Category: Uncategorized

February Newsletter

UPCOMING EVENTS

17th Annual New York Gala
Her Royal Highness Princess Beatrice of York will be honored at the 17th Annual New York Gala on Wednesday, May 15, in Manhattan. Information about the fundraising event and how to purchase tickets and tables will be forthcoming.

POSITIONS AVAILABLE!

The hospital is seeking a Medical Director and a Nurse Educator.These are paid positions. Information can be seen on our website here.

VOLUNTEERS WANTED!

LFHC has a pressing need for nursesand physicians. The hospital is seeking pediatric, neonatal and operating room nurses.

If you know someone who might be interested in volunteering, please refer them to our website for more information.

LFHC Celebrates 4th Anniversary

   Friends and supporters of Lao Friends Hospital for Children joined the staff and members of the Board of Directors of Friends Without A Border on January 22 to celebrate the 4th anniversary of the facility.

LFHC doctors and nurses have seen 79,107 children during the first four years of operation.

Photos of the event may be seen here on our website.

Just How Busy was LFHC in 2018?

   Extremely busy. Outpatient and emergency caseloads increased dramatically in 2018 as a result of the cessation of pediatric services at Luang Prabang Provincial Hospital and the growing reputation of LFHC.

Check out a brief video about LFHC “by the numbers” in 2018 here on our website!

 

Here are some of the 2018 caseload numbers and how they compared to 2017:

  • 6,677 emergency room patients treated, a 240% increase;
  • 21,984 outpatients treated, a 40% increase;
  • 779 surgeries performed, a 30% increase;
  • 457 neonatal patients admitted, a 16% increase

Dangerous Case of Malnutrition Treated 

   A 6-week-old baby named Young Noy was brought to LFHC in December with what appeared to be severe malnutrition. The hospital’s medical and nutrition teams determined that the infant was suffering from kwashiokor, an dangerous form of malnutrition associated with fluid retention.

Kwashiorkor is caused by a lack of protein and is most often seen in regions experiencing famine.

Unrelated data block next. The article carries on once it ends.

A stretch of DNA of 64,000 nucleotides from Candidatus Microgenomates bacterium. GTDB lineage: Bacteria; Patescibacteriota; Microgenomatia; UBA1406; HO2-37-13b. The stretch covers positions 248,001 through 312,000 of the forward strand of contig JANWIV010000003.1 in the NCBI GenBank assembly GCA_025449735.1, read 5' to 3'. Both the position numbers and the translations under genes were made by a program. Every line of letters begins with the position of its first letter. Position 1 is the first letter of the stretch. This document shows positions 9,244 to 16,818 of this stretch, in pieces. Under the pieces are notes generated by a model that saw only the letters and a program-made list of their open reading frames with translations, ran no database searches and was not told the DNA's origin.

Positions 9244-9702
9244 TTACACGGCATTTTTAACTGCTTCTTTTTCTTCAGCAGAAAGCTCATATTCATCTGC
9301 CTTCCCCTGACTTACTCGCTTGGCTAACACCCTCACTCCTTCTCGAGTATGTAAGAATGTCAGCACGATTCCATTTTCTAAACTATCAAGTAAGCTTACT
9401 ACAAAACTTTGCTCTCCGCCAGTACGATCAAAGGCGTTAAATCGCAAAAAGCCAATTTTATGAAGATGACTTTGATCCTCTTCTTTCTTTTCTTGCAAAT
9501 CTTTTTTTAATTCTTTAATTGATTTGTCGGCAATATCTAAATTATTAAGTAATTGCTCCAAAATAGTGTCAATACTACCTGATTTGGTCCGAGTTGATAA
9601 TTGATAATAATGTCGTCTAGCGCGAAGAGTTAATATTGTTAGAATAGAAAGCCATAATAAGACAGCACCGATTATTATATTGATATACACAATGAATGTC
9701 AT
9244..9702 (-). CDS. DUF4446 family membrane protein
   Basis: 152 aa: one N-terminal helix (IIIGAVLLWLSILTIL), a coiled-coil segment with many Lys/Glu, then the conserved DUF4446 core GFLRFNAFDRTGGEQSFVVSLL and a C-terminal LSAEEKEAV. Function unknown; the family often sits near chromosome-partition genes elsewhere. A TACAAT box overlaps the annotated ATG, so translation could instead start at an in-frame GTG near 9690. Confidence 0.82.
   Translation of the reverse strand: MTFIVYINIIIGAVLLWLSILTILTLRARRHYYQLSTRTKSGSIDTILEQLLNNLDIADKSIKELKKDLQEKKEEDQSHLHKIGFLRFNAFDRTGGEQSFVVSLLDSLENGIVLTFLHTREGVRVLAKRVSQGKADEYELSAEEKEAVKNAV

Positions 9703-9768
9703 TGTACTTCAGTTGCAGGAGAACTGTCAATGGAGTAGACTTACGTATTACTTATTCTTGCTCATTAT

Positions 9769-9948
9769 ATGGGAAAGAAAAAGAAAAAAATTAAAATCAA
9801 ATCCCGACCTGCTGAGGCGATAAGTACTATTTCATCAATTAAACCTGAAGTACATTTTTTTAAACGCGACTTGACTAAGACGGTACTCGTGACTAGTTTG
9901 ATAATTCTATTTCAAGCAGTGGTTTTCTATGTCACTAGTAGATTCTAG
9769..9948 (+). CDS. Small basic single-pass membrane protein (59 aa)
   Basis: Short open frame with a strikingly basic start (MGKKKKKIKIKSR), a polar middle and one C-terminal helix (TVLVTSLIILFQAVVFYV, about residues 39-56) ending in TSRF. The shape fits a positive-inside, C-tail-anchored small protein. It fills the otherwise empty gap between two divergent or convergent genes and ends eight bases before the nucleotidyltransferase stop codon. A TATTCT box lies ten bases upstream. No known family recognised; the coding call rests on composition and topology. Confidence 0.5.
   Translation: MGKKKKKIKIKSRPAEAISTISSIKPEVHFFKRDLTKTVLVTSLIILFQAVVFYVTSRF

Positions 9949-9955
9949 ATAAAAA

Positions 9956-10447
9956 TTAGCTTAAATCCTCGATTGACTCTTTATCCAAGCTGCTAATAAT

After taking a careful history with Young Noy’s mother, the staff learned that the infant was born at home and had received only condensed milk since birth. His mother felt unable to breastfeed him.

The staff immediately began to feed baby formula to Young via a nasogastric tube. He was also given thiamin and zinc and treated with antibiotics for a skin infection. Meanwhile, his mother was taught about the importance of breastfeeding and trained in the proper breastfeeding process.

Young gradually began to breastfeed and gain weight. After 23 days at LFHC, he and his thankful mother left the hospital.

Training in Thalassemia Care Given to Nambak Hospital Doctor and Nurse

   Late last month, Lao staff members at LFHC trained a doctor and nurse from Nambak District Hospital in the care and treatment of thalassemia patients.

The goal of the training is to give thalassemia patients a place to receive treatment closer to their homes. Some families travel long distances every month to bring their children to LFHC, which has the only pediatric thalassemia clinic in northern Laos. These families are spending a large proportion of their income on transportation. Nambak is about 75 miles north of Luang Prabang.

Thalassemia is an inherited blood disorder that causes anemia and can be fatal. Many patients need monthly blood transfusions. Despite the high prevalence of thalassemia in Laos, there are only two pediatric thalassemia clinics in the country – at LFHC and in the capital city of Vientiane.

Read more here.

Congratulations Dr. Sanderson!

  The Royal Australasian College of Physicians has awarded its International Medal for 2019 to Dr. Christine Sanderson, the former Medical Education Director at Lao Friends Hospital for Children.

The honor is bestowed upon physicians who have provided outstanding service in developing countries.

Dr. Sanderson has served three years as the hospital’s director of medical education. Her three-year contract with LFHC ended in January.

The RACP award honors physicians who have made a significant contribution to clinical service and a demonstrated commitment to mentoring and training future and current physicians.

Princess to be Honored at New York Gala 

   Her Royal Highness Princess Beatrice of York will be honored with the Friends of Friends Award during the 17th Annual New York Gala on May 15 in Manhattan.

In October, the princess attended the Second Annual Luang Prabang Gala, ran in the 2018 Run for the Children Luang Prabang Half Marathon fundraiser and toured the newly expanded Neonatal Unit.

Details about the 17th Annual New York Gala will be forthcoming.

Angkor Hospital for Children Celebrates 20 Years

   About 750 people, including Cambodian government officials, international guests and hospital staff, attended the 20th Anniversary Celebration of Angkor Hospital for Children on January 25 in Siem Reap.